Even with the increase in online resources and dealer strategies, shopping for a car is still a headache. You may come across many baffling topics when choosing the right vehicle, but the four-wheel drive (4WD) and all-wheel drive (AWD) seem to time and again bewilder car shoppers equally. In the motoring industry, these two terms refer to very different machines, which produce fundamentally different results. Let’s have a look at the things that differentiates these two systems:


Four-Wheel Drive

This one is the old-school version. 4WD can also be referred to as Four by Four and is used on off-road vehicles or for vehicles that have all-terrain capabilities.

In this system, power travels from the engine, through the transmission, and finally to the transfer case. Power is split among the rear and front axles to enable the torque to be evenly applied to each wheel. This is not a new process and has also been used in modern Jeeps which can tackle almost all off-road obstacles.

The modern 4WD systems can now be activated with switches or buttons rather than the usual manual levers, and also include several settings for the system. These systems typically have two gears:

4WD High – This gear is used to split power, having less uniformly allowing for ‘limited slip’ of the outside and inside wheels. This corrects the spinning, locked inside wheel issue by directing more power to the wheel that has traction.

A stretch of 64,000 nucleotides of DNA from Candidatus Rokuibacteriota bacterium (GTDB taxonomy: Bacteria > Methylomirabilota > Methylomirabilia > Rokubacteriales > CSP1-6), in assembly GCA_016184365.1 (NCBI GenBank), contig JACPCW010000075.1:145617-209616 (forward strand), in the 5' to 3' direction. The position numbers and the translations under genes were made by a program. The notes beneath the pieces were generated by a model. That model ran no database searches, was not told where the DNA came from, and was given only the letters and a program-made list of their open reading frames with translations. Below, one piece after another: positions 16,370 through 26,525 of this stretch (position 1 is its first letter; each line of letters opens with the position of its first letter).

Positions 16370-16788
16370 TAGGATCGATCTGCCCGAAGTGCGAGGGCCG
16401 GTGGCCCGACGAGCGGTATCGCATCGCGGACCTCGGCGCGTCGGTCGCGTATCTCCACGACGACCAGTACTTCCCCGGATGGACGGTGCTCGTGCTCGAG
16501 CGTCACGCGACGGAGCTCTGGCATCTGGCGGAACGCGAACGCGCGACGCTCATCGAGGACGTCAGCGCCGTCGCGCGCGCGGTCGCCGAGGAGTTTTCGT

4WD Low - This gear limits the speed of the wheel and is suitable for the arduous terrain. It is also not advisable to go too fast while using the 4WD Low; things start to break.

 

The pros of 4WD

  • It has the most suitable traction when you go off-road
  • You can turn it off to minimise fuel consumption
  • It is a proven, rugged technology

The cons of 4WD

  • It adds complexity and weight to cars
  • It cannot be used in all situations
  • It is expensive compared to two-wheel drive systems

All-Wheel Drive

All-Wheel Drive is a new modernism and is apparently more intricate. In the AWD system, power is channelled to the wheels that have the most traction by dividing the torque between the rear and front axles in the centre differential, and in the individual wheels using the rear and front differentials.
Currently, computers have been incorporated in many AWD systems. Sensors in the wheels keep track of traction, the speed of the wheels, and other data points in hundreds of times per second. An Engine Control Unit (ECU) determines where power is channelled to and to which wheel depending on the one that has the highest grip.

 

The pros of AWD 

  • It gives more grip and control in all road conditions
  • It provides sportier handling and traction for a wide range of cars

The cons of AWD 

  • It increases fuel consumption
  • It increases the complexity and weight of cars
  • It is not suitable for extreme off-road conditions
If you are planning to use your car off-road regularly, 4WD should be your prefered option. 4WD is used in truck-platform SUVs and pickups which have the strength to match the starkness of a 4WD system. However, most people will prefer AWD because it is more modern and makes more sense.

The Difference Between All Wheel Drive and 4 Wheel Drive